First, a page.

@hairbyamanda.f 

Rockville, MD 

I had never made time to invest in myself. When COVID-19 hit I focused on virtual education and trained with industry leaders, such as the iconic Sharon Blain. I would never have been able to afford her famous boot camp training before, but it was virtual and affordable because of the pandemic.  

Though the bridal hair industry was hit hard, I managed to keep myself busy. From learning new techniques to daily self-reflection, I created a unique signature style brand from bridal updos to editorial styles. I gained the courage to start filming my work and post video tutorials on my Instagram page, which got noticed and featured by major hair industry Instagram accounts. Eventually, I made the Modern Salon Top 100. Now, I continue to give myself time to practice my skills to keep current with the latest trends. 


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Michael Kelley 

@M.R.K.thebarber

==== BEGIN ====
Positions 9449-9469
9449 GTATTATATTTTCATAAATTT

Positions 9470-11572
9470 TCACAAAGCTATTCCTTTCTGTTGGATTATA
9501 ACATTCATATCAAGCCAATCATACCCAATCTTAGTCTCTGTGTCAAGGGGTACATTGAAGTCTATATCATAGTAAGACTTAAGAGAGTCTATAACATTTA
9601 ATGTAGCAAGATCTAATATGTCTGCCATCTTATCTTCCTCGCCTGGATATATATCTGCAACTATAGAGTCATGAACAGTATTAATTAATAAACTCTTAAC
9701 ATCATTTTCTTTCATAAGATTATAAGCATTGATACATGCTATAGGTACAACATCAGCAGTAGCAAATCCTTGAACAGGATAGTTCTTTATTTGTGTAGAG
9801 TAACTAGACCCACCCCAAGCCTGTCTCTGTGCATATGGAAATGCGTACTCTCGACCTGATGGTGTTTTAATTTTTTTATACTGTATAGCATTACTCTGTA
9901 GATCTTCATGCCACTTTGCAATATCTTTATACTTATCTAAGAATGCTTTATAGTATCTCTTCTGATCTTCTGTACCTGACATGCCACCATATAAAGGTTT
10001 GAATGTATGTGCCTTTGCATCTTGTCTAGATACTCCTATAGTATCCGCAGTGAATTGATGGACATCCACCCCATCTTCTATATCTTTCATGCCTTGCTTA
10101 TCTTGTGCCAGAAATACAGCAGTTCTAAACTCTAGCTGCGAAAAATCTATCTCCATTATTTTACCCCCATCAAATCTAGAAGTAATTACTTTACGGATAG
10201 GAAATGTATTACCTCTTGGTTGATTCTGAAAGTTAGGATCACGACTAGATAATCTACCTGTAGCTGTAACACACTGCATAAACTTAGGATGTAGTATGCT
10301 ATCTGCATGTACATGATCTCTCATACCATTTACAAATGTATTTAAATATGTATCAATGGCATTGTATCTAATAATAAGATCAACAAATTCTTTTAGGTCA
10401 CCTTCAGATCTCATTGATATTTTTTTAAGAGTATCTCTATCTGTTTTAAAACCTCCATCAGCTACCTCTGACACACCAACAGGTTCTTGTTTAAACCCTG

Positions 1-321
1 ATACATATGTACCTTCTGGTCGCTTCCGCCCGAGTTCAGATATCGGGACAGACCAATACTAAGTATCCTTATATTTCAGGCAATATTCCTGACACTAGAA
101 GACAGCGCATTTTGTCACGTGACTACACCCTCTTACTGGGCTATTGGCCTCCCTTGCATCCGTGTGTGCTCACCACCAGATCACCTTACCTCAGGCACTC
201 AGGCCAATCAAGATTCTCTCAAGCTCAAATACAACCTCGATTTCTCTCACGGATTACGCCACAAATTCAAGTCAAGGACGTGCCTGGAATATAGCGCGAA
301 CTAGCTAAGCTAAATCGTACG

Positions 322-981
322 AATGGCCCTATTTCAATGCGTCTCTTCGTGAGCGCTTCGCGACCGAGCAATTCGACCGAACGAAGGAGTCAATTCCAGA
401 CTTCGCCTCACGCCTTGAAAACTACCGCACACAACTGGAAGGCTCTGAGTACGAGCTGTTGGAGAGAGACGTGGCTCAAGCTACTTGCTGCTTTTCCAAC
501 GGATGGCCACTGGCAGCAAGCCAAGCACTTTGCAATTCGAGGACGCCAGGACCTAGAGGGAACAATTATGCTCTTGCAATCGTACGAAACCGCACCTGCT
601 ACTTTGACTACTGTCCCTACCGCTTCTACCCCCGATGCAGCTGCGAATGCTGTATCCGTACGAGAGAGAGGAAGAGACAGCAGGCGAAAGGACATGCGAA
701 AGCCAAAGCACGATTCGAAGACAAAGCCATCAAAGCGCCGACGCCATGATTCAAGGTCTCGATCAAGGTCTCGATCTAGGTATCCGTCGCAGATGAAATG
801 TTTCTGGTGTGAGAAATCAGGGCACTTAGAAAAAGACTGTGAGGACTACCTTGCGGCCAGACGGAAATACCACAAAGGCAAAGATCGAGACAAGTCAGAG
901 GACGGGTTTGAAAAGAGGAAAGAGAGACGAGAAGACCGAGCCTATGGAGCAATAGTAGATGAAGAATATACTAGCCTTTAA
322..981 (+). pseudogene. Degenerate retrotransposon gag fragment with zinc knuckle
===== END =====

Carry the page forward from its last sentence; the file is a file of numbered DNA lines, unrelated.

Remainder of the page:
El Paso, TX 

I have learned that there are always ways to grow and create. I doubled down on fitness, taking more time with the family and going back to the basics. I converted my home office into a studio and now work exclusively on my VIP clients. It has been a season of moment-to-moment attentiveness. Cautious, yet still looking for the right opportunities. The last year ultimately showed me who and what to cut out of my life. 


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Frances Canola 

@frances_hairartist  

Orange, CA  

Our industry learned the art of slowing down. In the past when client demand was high, we would pack on to the schedule wherever we could. Now time management and staying healthy are most important. This stressful time has definitely taught me balance. California experienced a third shutdown and I think salons being considered a non-essential business took an emotional toll on all of us. I have been grateful to have supportive clients that reiterate how essential our services are to them in terms of self-care, confidence and mental health.